A lot of weirdly defensive comments on having this data analyzed. The ones that are offended on behalf of the underrepresented population are my favorites. They seem genuine.

    One might also consider the college education data a proxy for job type. The more white collar workers in a ward, who might, say, have the luxury of filling out forms and contemplating their positive net worth during their workday, with a lot of automomy, internet access, and little to no supervision, the more appeals you’ll see.

    Which is to say that is is not about intelligence at all, as the defensive comments want to infer—its about the day-to-day privileges of whiteness, wealth, and education.

    Having privilege pointed out can be uncomfortable, but instead of lashing out with defensive comments, introspection is probably called for…

    • Mike July 11, 2019 at 7:15 am #

      It may be convenient to dismiss any criticism of this analysis as merely defensive lashing out but I think in the interest of avoiding the echo chamber dynamic that sometimes permeates forums like this.

      Race and education have a strong proven correlation to wealth and income. Wealth and income have a strong correlation to the price of home people buy. Most of the appeals come from some of the most expensive parts of the city where % increases in valuation lead to disproportional increases in tax due to the progressive property tax scheme. There are other demographic variables that also correlate which weren’t discussed here that, if you simply drew a correlation plot as shown above could also lead someone to assume causation vs coincidence.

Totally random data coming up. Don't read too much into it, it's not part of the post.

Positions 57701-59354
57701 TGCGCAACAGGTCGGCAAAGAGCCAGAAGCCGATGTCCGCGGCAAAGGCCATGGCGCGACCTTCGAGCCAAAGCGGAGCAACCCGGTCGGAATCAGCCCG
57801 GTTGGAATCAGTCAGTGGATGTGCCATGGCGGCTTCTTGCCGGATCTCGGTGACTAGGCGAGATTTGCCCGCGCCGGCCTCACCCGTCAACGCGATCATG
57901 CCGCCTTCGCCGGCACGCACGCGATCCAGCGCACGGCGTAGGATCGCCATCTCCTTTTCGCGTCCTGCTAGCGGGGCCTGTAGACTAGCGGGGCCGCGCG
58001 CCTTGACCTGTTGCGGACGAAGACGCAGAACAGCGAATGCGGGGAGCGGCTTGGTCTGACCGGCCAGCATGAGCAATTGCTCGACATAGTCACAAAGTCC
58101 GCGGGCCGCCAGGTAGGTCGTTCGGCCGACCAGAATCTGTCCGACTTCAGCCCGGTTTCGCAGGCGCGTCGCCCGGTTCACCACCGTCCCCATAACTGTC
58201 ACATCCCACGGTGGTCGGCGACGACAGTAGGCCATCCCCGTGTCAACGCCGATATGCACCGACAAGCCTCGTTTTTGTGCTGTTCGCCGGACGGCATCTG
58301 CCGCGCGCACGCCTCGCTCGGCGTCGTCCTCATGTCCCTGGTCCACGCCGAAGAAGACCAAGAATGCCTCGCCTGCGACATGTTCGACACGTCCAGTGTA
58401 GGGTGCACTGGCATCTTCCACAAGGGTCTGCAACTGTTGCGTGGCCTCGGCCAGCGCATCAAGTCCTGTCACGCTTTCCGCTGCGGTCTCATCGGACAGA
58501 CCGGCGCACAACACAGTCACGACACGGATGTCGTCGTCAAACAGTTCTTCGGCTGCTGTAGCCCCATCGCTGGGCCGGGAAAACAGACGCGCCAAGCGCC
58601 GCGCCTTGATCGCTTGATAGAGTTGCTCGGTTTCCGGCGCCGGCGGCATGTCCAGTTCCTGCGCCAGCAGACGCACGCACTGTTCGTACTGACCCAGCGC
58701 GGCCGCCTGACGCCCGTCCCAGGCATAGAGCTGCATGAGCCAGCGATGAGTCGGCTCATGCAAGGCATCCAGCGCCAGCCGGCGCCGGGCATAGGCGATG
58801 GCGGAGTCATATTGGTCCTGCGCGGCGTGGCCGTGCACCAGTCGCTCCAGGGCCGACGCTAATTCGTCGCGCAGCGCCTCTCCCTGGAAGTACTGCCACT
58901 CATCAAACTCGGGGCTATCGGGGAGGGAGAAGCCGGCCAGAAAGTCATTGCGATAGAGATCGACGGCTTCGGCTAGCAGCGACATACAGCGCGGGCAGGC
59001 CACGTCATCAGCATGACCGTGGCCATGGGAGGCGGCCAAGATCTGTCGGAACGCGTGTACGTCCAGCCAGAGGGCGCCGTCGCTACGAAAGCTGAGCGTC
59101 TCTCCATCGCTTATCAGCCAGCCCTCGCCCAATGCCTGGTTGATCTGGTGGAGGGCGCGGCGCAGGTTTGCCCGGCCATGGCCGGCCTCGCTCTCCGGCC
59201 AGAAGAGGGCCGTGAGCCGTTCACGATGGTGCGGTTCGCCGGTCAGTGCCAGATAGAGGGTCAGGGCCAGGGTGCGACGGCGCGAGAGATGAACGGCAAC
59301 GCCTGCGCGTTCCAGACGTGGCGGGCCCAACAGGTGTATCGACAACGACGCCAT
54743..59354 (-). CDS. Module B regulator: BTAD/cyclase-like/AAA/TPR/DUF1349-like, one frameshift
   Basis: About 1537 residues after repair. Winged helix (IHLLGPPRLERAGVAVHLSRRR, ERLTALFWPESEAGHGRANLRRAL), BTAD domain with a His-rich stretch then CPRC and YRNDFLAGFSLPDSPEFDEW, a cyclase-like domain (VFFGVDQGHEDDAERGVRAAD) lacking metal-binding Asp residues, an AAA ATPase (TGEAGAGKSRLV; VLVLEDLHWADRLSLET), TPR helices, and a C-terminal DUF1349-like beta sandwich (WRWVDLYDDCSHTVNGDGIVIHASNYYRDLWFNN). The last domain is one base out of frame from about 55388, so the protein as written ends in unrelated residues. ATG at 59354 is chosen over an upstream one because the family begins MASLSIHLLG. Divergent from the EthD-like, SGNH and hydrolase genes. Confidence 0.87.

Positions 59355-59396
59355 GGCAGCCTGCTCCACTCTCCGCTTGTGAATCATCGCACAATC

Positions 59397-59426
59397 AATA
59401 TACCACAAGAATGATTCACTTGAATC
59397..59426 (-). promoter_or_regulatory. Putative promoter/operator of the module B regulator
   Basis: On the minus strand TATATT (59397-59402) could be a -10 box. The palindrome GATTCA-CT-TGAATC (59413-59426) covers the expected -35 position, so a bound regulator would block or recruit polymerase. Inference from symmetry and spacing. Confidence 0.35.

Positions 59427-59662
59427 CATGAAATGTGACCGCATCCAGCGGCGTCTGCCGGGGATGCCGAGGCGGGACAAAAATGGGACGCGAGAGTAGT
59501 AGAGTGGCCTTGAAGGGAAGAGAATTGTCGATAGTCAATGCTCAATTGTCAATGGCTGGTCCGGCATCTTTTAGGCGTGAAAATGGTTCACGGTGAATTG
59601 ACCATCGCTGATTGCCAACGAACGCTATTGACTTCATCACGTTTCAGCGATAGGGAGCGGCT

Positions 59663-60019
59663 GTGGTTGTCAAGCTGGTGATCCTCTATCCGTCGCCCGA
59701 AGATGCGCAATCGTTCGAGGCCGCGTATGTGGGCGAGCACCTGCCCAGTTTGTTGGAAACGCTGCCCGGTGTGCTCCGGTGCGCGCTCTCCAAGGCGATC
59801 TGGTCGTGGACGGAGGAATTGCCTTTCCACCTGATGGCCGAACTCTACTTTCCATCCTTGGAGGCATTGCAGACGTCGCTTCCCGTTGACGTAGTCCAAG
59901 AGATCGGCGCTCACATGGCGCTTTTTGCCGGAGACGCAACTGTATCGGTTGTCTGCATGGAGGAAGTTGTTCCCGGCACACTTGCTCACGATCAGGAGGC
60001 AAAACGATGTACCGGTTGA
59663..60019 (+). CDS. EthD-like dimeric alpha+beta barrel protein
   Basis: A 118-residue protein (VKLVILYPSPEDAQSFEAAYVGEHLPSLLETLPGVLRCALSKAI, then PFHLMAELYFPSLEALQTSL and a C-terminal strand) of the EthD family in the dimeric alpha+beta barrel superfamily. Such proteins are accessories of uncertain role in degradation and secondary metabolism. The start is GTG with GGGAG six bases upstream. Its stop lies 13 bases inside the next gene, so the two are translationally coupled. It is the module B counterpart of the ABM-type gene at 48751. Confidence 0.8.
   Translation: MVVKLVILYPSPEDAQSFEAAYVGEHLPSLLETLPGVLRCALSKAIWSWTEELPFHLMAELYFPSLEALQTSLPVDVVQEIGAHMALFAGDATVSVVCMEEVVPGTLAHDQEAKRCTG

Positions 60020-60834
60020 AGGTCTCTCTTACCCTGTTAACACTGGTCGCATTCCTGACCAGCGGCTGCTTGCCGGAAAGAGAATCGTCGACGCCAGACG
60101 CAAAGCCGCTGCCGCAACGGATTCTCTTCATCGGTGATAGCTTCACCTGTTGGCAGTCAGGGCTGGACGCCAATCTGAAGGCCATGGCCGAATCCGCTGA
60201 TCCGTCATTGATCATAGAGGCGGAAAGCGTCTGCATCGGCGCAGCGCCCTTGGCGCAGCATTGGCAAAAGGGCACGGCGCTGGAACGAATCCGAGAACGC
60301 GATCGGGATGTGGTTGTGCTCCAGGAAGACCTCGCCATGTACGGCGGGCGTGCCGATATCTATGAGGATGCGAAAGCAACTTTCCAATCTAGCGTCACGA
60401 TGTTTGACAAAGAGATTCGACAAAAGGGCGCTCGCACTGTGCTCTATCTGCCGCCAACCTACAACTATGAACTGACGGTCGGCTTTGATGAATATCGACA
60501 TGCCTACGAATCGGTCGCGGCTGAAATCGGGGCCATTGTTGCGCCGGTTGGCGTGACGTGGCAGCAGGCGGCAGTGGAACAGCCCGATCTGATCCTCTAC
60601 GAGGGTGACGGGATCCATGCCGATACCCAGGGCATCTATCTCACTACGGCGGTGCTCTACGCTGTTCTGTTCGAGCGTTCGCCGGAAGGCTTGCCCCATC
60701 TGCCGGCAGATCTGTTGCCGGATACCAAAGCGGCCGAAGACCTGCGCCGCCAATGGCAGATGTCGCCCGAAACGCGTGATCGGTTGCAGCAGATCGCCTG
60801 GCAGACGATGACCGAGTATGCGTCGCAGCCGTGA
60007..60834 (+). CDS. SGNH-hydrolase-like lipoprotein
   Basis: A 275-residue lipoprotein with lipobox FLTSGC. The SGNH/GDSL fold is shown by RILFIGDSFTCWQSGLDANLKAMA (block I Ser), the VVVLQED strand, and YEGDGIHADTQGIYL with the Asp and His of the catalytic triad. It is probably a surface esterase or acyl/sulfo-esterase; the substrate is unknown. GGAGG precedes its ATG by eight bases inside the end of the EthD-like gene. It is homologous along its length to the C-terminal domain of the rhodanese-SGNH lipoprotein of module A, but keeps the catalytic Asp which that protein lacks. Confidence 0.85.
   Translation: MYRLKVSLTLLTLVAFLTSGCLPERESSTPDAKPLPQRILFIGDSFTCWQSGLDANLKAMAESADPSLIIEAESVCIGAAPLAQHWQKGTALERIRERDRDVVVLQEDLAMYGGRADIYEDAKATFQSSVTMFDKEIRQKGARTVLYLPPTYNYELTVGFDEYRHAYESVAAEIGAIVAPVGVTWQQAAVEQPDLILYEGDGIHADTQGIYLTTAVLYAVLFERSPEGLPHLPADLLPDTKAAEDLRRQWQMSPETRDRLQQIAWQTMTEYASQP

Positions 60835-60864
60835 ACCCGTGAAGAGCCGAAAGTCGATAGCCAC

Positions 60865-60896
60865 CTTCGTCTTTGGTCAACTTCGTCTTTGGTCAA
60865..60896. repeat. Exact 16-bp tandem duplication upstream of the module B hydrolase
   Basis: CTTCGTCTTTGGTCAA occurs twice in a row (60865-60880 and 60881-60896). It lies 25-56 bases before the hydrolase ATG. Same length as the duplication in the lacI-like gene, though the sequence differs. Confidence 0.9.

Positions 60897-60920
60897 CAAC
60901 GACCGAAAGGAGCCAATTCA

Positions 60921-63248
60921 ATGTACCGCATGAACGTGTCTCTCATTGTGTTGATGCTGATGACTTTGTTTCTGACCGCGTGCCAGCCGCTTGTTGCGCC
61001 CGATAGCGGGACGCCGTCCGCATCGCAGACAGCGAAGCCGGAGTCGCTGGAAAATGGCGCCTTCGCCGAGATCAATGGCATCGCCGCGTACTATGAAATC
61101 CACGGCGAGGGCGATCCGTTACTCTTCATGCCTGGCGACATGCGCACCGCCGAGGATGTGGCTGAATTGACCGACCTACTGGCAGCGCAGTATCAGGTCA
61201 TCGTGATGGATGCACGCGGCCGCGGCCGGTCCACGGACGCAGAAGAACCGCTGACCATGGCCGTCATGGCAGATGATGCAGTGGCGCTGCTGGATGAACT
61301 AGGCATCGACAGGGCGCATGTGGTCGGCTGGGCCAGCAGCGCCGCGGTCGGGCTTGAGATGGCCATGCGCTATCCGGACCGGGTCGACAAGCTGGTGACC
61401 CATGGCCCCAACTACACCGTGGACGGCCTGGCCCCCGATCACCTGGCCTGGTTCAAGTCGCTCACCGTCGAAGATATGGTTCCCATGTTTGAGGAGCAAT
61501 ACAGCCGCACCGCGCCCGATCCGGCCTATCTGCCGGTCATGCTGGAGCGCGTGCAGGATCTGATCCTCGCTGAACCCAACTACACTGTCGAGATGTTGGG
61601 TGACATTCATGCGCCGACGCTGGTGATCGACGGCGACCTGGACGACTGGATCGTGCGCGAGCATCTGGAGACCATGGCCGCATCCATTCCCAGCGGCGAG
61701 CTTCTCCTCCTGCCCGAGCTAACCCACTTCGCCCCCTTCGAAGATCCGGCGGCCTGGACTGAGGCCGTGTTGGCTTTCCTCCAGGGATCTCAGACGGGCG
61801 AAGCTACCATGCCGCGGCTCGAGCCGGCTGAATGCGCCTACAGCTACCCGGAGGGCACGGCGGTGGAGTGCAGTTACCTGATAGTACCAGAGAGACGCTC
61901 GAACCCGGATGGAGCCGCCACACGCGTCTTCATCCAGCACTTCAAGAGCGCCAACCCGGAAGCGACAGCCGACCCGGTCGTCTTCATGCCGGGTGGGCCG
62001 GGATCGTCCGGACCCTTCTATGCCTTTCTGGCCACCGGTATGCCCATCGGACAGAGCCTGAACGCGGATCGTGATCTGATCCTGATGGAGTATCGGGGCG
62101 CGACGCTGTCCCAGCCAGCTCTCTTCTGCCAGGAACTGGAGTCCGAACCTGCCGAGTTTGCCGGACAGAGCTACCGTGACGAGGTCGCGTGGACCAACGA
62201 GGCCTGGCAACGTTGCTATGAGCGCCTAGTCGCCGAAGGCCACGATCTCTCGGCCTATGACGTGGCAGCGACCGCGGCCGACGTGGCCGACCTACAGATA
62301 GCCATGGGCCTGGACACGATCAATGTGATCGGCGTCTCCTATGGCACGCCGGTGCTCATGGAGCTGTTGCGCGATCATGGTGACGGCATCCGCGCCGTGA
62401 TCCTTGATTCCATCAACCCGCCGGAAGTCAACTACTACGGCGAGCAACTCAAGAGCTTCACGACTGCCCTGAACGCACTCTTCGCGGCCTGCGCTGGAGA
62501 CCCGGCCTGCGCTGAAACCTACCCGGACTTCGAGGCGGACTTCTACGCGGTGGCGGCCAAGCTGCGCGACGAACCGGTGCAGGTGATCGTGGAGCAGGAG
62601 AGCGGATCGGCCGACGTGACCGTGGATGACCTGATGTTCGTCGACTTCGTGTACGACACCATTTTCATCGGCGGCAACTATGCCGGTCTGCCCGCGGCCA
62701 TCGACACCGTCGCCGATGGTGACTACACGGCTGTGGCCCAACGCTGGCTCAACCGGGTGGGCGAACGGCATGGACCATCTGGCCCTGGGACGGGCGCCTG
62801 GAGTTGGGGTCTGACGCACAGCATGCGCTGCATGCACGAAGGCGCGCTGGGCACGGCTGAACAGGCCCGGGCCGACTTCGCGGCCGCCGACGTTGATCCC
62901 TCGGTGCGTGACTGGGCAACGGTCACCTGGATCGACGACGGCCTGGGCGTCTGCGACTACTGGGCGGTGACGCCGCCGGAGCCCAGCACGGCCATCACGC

The demographics around race and education level used in this article don’t distinguish between residents and property owners. Renters (remember our city is now 50% renters) can’t appeal property assessments.

      Lastly the repeated assertion that an assessment appeal is some onerous process that only the privileged can tackle is bunk. I ‘ve done it once myself. It was a simple on-line form, submitted, and then wait for a letter from the city a month later. The idea that this represents some massive barrier to participation, a slant to the privileged, is a gross exaggeration of the facts.

      The Strib did a much better analysis of this dynamic and included insights from previously depressed wards where valuation increases are seen as a positive sign of growing owner equity, of increased household wealth. That along would be a depressor to appeal and try to drive that down. If your house is a smaller % of your household wealth or you are already largely above water you may not see that value increase as a positive.

      • Bill Lindeke
        Bill Lindeke July 11, 2019 at 8:42 am #

        Here’s the article Mike mentions:

        http://www.startribune.com/challenges-to-home-valuations-surge-in-minneapolis/510946182/